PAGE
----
Deciphering life: One bit at a time

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My Career Goals


I don't want to be a PI because I enjoy spending time with my family, and don't think I can handle the stress of juggling multiple grants, people, and deadlines. I want to be a staff member in a group that affords relative autonomy, while providing some security. If I'm lucky enough, my current position will enable that.

The Bad News

If you keep up with the news in academia, this is a horrible time to be a postdoc (post-doctoral) or PI (principal investigator). The amount of money available for grants is at an all time low, and the likelihood of getting a grant is dismal. If you want to be successful, then you will need to work incredibly hard, sacrifice everything, and it is likely that you still won't get grants that allow you to have an independent research lab at a decent university.

Of course, this is worst in the biomedical field, due to a glut of NIH research money and universities allowing researchers salary to be composed largely of grant money, with very little money from the university itself. In addition grant money has been allowed to be used to support trainees; undergraduate, graduate, and postdoctoral. The compensation for the trainees was relatively minimal, leading to a glut of highly trained, poorly paid people who hope to move up the academic ladder. The large numbers of which has likely contributed to the current funding situation.

The Good News

The NIH and NSF are starting to encourage research labs to hire staff at reasonable pay, and support trainees from specific grants. Although I keep hearing about this in general, I don't know of any specific changes in grant applications that are causing any real changes.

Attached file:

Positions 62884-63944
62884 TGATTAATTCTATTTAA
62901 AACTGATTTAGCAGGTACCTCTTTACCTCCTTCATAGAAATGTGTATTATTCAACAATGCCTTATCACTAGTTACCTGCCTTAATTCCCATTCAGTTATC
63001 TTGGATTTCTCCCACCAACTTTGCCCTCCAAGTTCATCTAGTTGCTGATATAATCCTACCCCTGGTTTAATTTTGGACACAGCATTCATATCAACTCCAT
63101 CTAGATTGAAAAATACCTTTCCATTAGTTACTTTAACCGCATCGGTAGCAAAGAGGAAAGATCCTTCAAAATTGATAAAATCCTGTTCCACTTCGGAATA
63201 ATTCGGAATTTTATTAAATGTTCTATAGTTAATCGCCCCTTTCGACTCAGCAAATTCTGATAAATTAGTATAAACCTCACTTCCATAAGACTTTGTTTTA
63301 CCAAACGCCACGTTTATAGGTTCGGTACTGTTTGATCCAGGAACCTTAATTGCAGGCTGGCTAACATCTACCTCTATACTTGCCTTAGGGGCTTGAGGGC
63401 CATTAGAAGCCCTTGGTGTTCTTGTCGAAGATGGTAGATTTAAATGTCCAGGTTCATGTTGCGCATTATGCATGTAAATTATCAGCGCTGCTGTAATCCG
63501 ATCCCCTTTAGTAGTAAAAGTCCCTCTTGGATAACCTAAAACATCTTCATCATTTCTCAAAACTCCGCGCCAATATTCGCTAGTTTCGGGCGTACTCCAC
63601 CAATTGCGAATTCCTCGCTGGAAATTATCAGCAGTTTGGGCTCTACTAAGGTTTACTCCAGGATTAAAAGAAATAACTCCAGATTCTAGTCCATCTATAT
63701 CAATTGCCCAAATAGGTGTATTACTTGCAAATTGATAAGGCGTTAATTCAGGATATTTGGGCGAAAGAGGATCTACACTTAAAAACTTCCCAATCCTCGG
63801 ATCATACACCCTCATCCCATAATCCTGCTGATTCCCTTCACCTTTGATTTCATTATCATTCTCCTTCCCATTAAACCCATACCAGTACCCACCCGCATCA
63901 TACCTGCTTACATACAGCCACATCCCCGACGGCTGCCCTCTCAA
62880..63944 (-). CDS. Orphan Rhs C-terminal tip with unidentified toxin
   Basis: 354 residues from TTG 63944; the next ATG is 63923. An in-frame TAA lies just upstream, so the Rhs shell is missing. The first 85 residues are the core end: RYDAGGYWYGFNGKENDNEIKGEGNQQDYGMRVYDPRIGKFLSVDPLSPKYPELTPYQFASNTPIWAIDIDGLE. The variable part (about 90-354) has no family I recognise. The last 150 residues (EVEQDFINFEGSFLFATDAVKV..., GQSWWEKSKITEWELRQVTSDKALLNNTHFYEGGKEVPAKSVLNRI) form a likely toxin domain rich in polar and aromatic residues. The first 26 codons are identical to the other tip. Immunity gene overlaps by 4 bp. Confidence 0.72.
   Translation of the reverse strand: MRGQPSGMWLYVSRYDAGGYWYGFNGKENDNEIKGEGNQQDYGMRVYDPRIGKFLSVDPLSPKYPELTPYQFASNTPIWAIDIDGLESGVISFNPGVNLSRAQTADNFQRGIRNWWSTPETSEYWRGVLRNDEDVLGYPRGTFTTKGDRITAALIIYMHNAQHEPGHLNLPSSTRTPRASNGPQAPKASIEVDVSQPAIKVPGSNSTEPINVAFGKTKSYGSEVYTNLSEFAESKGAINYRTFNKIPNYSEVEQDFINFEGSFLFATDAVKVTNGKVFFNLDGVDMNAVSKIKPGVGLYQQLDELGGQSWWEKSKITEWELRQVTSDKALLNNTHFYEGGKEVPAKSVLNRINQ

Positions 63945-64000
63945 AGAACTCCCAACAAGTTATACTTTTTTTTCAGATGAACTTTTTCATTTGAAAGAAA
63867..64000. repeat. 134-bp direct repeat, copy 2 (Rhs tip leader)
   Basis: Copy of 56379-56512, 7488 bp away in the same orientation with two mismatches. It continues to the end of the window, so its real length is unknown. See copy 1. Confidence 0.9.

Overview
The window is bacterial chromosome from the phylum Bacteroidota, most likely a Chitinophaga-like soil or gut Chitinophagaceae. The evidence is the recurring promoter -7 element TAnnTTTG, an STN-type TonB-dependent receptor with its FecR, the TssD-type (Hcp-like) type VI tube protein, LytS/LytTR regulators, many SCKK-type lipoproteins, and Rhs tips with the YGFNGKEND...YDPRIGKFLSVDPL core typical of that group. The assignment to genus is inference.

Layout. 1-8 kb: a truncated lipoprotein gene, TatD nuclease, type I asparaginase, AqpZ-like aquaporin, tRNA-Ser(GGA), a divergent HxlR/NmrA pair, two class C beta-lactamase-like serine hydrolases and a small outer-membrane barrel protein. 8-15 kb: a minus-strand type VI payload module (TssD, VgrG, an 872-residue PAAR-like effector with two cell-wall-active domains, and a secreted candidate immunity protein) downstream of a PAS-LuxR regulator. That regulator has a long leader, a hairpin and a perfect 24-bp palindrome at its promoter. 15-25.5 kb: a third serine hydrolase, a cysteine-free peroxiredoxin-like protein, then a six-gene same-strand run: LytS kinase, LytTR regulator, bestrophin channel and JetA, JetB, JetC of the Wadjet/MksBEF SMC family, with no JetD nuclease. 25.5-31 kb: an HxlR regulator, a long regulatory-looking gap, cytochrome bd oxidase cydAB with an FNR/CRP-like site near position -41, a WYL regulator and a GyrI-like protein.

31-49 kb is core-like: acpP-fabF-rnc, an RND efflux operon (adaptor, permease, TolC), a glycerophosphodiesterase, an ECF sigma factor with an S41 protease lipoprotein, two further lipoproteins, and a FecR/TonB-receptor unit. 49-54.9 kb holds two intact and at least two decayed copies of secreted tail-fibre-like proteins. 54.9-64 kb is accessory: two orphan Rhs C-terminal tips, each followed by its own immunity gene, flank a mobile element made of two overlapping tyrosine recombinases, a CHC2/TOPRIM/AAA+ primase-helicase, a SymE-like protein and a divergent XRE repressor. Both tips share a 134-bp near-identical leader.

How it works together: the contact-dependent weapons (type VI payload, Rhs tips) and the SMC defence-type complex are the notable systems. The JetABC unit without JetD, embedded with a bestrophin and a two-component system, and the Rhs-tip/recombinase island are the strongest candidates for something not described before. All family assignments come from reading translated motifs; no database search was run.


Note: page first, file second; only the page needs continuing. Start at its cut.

My Own Path

During my senior undergraduate and masters work, I realized that I probably couldn't be a student forever, but I had hopes. During my PhD, however, I saw many PI's who sacrified their time with families for their teaching, research, and administrative duties. This was even more pronounced during my first PostDoc, and made me question my continued progress in academia. I actually had a job offer as a research programmer with a research hospital during my first PostDoc, which I turned down because I realized that it was likely in that position (at least as advertised) there would be limited opportunity to pursue my own research ideas. However, grant funding success rate was continuing to plummet (see above), and I was not able to push out a first author paper before finishing my first PostDoc, so being successful in a faculty search was looking grim.

When I started my second PostDoc position (transitioning from transcriptomics to metabolomics), I was up front with my supervisor that I did not feel that I was the type of person who could manage their own lab with independent funding, but that I wanted to find a place where I could stay on as staff while contributing research. My PI was sympathetic, and we worked well together, so he was immediately amenable to that, as long as the funding situation would provide.

Fortunately, within a year of joining the lab, we and our collaborators landed a large center grant that provides stable funding for 5 years, and everyone involved (my PI, the other PI's, myself) would be happy if I stayed on as staff after my time as a PostDoc. Already, as a PostDoc in this group I have a lot of latitude and freedom to pursue avenues of research, as long as they are somehow aligned with the overall goals of the lab. I am also finding myself involved in supervising various undergraduate and graduate projects, as well as proposing new avenues for research.

I know the opportunity to stay on as staff in a research group is relatively rare in the current funding climate, and my job will be largely to develop novel methods and software to advance our understanding of metabolism in various biological states, as well as provide means to secure additional funding for the lab.

Tagged in: postdoc, career
Posted on 2014-08-08
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